Incarceration Nation Part Four—Where are the Criminal Echo Boomers?


Can't have too many posts in one day on incarceration rates, can one? Of course not, so here's a fourth. This one is inspired by a chat yesterday with Washington Post futurist Joel Garreau. It just so happens in conversation with several of us reasoners the topic of fallen crime rates came up. Garreau mentioned the possibility that U.S. crime rates will increase because the number of young males in the population has been rising as the result of the Echo Boom. Crime being notoriously a young man's game, that's a sensible suggestion. Looking again at the DOJ crime rate statistics to which I linked in my first post, we find in general that crime rates peaked in the late 1980s and began to decline.

Economist Steven Levitt famously made the argument that

…legalized abortion has contributed signi?cantly to recent crime reductions. Crime began to fall roughly eighteen years after abortion legalization. The ?five states that allowed abortion in 1970 experienced declines earlier than the rest of the nation, which legalized in 1973 with Roe v. Wade. States with high abortion rates in the 1970s and 1980s experienced greater crime reductions in the 1990s. In high abortion states, only arrests of those born after abortion legalization fall relative to low abortion states. Legalized abortion appears to account for as much as 50 percent of the recent drop in crime.

The Echo Boom occurred between 1982 to 1995 and so the first cohort turned 18 in 2000. In the DOJ statistics we find that the crime rate basically stopped dropping around 2000. However crime rates have also not gone up much even though about half of Echo Boomers are now over age 18.

If crime rates do not increase much over the next few years, Levitt could reasonably argue that his abortion/crime link has been strengthened. In other words, crime may not be correlated with just the number of young males in the population, but is perhaps more strongly correlated with number of "unwanted" young males in the population.

NEXT: Money for Nothing

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  1. So I am the first of the Echo Boom?

    Cool, I guess…

  2. Taktix: Have you done your part to push up crime rates again? 😉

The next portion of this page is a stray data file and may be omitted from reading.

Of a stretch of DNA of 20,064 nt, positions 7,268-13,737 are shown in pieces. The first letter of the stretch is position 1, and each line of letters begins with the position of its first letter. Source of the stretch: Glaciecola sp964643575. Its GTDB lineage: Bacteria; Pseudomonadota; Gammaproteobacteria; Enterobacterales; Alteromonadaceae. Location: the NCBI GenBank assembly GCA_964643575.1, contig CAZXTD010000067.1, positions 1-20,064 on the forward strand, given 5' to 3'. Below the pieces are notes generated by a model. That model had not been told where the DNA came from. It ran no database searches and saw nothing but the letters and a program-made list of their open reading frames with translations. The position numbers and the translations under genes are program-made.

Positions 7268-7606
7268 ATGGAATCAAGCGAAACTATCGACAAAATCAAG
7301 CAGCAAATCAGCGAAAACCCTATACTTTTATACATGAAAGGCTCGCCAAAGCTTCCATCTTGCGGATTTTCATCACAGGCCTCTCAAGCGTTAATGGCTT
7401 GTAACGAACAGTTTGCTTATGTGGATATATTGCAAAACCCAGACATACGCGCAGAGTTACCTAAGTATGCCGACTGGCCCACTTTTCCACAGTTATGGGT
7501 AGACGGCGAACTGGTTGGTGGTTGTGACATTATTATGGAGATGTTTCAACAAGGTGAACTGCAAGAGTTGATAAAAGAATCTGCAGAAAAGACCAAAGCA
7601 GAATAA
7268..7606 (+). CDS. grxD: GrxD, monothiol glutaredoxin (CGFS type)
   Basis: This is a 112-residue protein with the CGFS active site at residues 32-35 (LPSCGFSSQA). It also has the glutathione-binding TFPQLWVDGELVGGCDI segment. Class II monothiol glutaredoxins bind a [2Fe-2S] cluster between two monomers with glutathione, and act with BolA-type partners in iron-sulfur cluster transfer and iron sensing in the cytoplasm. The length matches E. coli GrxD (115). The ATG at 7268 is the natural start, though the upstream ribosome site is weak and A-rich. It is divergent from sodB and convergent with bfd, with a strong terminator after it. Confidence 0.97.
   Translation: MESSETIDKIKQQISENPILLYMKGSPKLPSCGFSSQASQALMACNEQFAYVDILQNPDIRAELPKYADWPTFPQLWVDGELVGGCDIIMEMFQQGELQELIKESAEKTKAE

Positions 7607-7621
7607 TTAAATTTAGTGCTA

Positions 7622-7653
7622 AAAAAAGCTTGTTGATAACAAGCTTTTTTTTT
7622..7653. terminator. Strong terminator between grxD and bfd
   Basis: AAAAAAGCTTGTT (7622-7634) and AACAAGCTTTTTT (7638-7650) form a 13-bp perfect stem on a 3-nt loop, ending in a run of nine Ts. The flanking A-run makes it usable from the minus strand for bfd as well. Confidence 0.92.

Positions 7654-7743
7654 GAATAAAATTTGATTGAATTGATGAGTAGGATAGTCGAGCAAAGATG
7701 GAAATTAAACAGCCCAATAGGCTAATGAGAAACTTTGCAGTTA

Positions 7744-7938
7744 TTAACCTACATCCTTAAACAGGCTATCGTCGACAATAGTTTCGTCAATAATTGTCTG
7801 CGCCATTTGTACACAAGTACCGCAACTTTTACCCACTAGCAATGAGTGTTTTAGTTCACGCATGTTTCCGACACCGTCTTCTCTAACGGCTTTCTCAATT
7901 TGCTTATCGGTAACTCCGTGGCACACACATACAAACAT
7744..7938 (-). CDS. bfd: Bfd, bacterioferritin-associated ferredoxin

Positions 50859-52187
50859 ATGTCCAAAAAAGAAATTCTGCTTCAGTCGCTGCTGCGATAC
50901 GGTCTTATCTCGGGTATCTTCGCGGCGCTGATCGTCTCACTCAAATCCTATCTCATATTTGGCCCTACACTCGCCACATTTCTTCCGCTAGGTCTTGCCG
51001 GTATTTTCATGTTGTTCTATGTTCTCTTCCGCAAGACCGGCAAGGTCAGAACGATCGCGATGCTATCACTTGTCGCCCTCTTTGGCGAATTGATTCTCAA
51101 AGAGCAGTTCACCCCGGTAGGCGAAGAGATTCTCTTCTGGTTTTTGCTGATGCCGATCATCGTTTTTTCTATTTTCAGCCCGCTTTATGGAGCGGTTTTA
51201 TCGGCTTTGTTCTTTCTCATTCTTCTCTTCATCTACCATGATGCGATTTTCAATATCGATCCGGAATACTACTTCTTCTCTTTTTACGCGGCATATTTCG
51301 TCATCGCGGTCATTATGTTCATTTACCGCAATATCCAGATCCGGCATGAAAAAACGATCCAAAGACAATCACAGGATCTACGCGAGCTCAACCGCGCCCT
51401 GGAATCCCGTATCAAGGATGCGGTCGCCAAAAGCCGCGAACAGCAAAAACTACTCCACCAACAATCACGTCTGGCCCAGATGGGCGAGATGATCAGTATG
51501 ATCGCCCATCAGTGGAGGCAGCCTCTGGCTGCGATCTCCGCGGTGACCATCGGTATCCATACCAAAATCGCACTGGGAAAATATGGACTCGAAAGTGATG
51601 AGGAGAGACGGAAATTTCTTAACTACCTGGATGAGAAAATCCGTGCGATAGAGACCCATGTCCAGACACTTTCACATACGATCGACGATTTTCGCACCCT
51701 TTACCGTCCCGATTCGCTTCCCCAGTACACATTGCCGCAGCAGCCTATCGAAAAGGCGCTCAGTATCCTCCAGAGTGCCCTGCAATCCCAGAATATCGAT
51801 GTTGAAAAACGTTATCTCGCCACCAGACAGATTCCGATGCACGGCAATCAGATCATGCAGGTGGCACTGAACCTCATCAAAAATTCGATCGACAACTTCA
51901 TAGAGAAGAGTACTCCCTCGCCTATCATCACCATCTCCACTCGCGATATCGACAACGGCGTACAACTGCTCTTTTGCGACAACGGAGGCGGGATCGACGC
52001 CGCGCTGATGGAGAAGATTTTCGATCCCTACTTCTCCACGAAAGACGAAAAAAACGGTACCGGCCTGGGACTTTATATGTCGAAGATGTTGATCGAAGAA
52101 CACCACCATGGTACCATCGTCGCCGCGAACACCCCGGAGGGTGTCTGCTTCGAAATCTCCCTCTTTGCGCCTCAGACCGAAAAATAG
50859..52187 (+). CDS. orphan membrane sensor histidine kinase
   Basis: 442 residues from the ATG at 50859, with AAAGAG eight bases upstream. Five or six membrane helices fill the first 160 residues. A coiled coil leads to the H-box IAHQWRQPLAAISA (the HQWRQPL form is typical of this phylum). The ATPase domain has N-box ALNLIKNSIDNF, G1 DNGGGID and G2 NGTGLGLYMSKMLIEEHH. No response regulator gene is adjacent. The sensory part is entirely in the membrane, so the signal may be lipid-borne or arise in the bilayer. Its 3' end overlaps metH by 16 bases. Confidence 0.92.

3. My rates of crime have stayed pretty steady for the last 15 years or so.

  4. Ron,

    I told you, I had nothing to do with that incident in Oklahoma. I was white supremacists, and maybe Al-Queda…

  5. It was…

    Dammit. I’m too close to 5 p.m. to be funny online.

    But Ron, I will do my part this weekend, when my band will rock so hard, it should be illegal.

    Peace out, Reasonites.


  6. Which band member are you? Christy?

  7. Oh, I almost forgot, we’ll be playing a Medical Marijuana Benefit on March 28th.

    More details to come.

    Reason folk, I don’t know if you sponsor stuff, but it’s for a good cause, and my real email can be reached by clicking my name (minus the “NOSPAM” part, of course).

  8. But what of the economic disaster we have now resulting from tens of millions of future taxpayers being terminated prior to their reciept of the moniker “human being?”

  9. crime may not be correlated with just the number of young males in the population, but is perhaps more strongly correlated with number of “unwanted” young males in the population.

    So, would you call this Free Market Eugenics?

  10. If you look at a chart provided on this site, you can immediately see problems with Levitt’s theory (disclosure: a theory which I’ve had trouble with since the first time I came across it).

    Abortion wasn’t legal until ’70-’73, yet crime wasn’t already at an all-time high.

    Ever since my 1999 debate with Levitt in, Levitt’s fans have been telling me that my simpleminded little graphs and ratios of national-level crime trends showing, for example, that the teen homicide rate tripled in the first cohort born after Roe v. Wade couldn’t possibly be right because Levitt’s econometric state-level analysis was so much more gloriously, glamorously, incomprehensibly complicated than mine, and Occam’s Butterknife says that the guy with the most convoluted argument wins.

    I’ve postulated before, and I’ll do so again, that Levitt’s theories are attractive because they’re so appealing to people with a political axe to grind. Any researcher who criticizes Levitt’s research who may have ever held an opinion skeptical of abortion will of course be branded as “dishonest” and likewise for Levitt’s supporters. It’s a hot potato, to be sure.

    People who are against abortion are of course going to reel backwards and scream “no way!!!” and people for abortion are going to glom onto this research and say “ha!!! we told you so”. My problem with Levitt’s research is that it’s too much correlation = causation. There are many factors which Levitt’s research didn’t take into account (sex selection in abortion; economic conditions; access to welfare etc.). In past threads where I’ve argued this, I still contend that legalized abortion may have had a detectable affect on the rise in crime and subsequent drop in crime, but to credit legalized abortion with the drop in crime in any kind of seamless way is highly dubious.

  11. Looks like less unwanted young men means less “wanted” young men.

  12. What site, Paul?

  13. …Breakin’ the law,
    Breakin’ the law…

  14. The abortion rate is falling and I imagine the same objective could be acomplished with widespread contraception. I think he’s just trying to get peoples goad by showing how high and mighty amoral he is by pushing widespread abortion instead of other mass contraception programs that could have similar results of keeping poor families small and manageable.

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